She informs the audience about how, ‘Zulema doesn’t dust. She half dusts,’ and exclaims, ‘I know when a place isn’t clean. ‘ On one occasion Doris complains, ‘She’s not half done this place’ and infers that she’s more trouble than she’s worth in the statement, ‘Home help. Home hindrance. ‘ Doris recalls all of the conflict that went on between her and her late husband, Wilfred. He used to conjure up imaginative ideas that Doris would disagree with.

They argued over the garden, Wilfred’s ideas of pretty surroundings were destroyed when Doris admitted, ‘Given a choice, Wilfred, I’d have preferred concrete. They debated about getting a dog as Doris said, ‘Hairs all up and down, then having to take it outside every five minutes. ‘ Conflict also grew within Doris after she had given birth to the stillborn baby, she explained, ‘I don’t think Wilfred minded. A kiddy. It was the same as the allotment and fretwork. Just a craze. ‘ The issue of conflict grows as a ‘young lad’ comes passing by Doris’ house, she notices him ‘spending a penny’ inside her gate in broad daylight and is outraged. Doris shouts with fury and the ‘young lad’ runs away.

After a moments thought Doris realises she has just ruined her chance of getting help and says, ‘He wouldn’t have known what to do anyway. Only a kiddy. The policeman comes past now and again. If I can catch him. ‘ Problems also arise for Doris when Jehovah Witnesses come ‘braying’ on the door. She gets extremely annoyed as she describes ‘they opened the letterbox and started shouting about Jesus. ‘ Doris explains, ‘They ought to get their priorities right. They want learning that on their instruction course. ‘ The issue of changes in the community concerns Doris a lot and a vast amount of the audience could probably also relate to it.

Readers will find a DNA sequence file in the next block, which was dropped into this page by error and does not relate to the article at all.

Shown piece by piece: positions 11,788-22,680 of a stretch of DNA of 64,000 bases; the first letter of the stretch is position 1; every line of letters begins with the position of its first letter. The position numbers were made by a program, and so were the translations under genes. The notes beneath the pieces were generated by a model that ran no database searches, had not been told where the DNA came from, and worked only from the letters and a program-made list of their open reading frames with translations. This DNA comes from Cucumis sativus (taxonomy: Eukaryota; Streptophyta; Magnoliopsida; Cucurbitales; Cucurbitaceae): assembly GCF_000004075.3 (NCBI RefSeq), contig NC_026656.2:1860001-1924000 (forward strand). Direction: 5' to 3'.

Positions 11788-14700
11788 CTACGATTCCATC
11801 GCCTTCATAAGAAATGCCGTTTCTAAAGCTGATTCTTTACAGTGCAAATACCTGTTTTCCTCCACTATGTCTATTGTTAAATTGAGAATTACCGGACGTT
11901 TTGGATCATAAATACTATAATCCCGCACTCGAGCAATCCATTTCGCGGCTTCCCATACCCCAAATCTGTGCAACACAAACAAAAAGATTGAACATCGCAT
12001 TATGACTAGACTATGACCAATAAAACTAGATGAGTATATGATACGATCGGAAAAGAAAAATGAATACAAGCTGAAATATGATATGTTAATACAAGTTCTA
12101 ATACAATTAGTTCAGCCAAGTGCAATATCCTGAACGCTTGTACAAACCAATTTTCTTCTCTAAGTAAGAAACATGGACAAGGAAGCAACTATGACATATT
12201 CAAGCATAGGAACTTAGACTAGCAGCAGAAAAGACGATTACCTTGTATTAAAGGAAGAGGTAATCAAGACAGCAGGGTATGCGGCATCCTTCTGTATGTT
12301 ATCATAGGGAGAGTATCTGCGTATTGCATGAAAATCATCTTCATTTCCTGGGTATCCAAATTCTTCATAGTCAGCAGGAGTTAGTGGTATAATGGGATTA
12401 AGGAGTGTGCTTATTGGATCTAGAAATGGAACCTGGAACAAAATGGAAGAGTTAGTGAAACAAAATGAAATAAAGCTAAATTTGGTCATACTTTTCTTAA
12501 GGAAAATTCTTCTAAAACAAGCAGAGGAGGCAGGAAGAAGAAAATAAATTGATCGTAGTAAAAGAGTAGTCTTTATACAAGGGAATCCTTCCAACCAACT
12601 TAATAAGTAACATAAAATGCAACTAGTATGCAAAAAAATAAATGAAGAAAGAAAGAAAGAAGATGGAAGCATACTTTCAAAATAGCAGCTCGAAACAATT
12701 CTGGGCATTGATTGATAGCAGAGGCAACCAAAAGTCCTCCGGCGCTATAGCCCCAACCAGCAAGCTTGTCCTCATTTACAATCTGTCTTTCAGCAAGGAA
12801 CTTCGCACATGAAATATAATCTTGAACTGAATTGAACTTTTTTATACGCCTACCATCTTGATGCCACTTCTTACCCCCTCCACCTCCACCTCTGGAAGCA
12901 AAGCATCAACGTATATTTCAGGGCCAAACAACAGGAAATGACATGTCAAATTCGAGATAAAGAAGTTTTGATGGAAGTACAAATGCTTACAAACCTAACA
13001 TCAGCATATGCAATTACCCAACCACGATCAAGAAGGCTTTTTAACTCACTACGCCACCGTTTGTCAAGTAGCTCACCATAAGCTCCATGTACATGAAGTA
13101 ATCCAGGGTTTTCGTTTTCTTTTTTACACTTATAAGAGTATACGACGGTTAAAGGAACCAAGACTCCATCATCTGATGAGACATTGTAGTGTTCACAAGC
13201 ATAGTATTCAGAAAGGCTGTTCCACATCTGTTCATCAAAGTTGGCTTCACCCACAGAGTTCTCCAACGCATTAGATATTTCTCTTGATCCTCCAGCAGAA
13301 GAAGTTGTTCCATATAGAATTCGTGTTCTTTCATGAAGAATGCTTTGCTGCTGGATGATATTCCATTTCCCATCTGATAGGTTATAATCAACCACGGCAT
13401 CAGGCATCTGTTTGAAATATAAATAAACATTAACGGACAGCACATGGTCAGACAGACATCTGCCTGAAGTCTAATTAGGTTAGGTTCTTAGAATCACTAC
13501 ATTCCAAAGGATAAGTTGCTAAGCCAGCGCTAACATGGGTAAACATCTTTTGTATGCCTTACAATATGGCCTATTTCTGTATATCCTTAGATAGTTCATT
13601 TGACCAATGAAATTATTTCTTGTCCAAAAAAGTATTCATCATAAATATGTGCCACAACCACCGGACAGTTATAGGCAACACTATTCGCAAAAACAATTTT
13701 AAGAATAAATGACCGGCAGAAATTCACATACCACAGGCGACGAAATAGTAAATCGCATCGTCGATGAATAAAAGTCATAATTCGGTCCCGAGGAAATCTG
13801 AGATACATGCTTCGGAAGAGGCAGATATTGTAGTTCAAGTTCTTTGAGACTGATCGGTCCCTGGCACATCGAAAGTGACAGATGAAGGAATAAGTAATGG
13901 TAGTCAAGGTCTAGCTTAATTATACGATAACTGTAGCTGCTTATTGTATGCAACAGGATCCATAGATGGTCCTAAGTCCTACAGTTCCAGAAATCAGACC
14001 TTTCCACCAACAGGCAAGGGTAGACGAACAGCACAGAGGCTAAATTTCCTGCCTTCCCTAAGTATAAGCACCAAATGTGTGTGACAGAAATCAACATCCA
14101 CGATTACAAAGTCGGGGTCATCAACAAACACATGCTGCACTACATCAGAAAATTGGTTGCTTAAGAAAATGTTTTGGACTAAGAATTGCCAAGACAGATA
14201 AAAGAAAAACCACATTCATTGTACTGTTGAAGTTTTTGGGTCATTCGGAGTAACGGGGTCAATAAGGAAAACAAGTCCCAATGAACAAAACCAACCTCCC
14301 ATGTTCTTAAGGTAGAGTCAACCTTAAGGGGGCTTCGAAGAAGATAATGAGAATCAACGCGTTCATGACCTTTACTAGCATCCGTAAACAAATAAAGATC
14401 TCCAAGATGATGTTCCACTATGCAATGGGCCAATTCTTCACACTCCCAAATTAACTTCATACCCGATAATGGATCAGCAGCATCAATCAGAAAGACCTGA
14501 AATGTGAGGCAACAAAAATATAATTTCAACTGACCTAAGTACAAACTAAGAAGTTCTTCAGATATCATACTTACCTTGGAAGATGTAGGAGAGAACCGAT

In the drama, when Doris is desperately trying to grab the attention of passers by she confesses, ‘I’m en-route for the window only I’m not making much headway. I’ll bang on it. Alert someone. Don’t know who. Don’t know anybody round here. ‘ Doris seems a little distressed as she begins to think of how the community used to be and how it has gradually broken down.

Doris starts to reel of a list of all the people that lived opposite her, ‘Used to be the Marsdens. Mr and Mrs Marsden and Yvonne, the funny daughter… Smartish woman after them… Then she went and they started to come and go. You loose track. Apart from the fact the residents don’t stay very long Doris also accuses them of behaving like animals. She exclaims, ‘You see all sorts. They come in the garden… I find the evidence in a morning. ‘ Doris seems to miss the old way of life and reminisces about all the good times she had in her community when she was younger. During the play Doris makes very little communication with any other person and from what she’s revealed about her life it seems her and Wilfred were never very sociable. Doris explains, ‘We were always on our own, me and Wilfred. We weren’t gregarious. We just weren’t the gregarious type.

He thought he was, but he wasn’t. ‘ After Wilfred had passed away Doris’ only communication was with the home help, Zulema. Once a week she would come and clean the house but Doris never thought much of her efforts. In the concluding parts of the drama Doris communicates with a policeman who is concerned for her wellbeing. She speaks to him for a moment but then he turns away so once again Doris is left isolated and alone. Towards the end of the monologue Doris’ character has to make one very significant life choice. She has to decide whether to remain in her own home and die alone or go into Stafford House with people that she doesn’t know.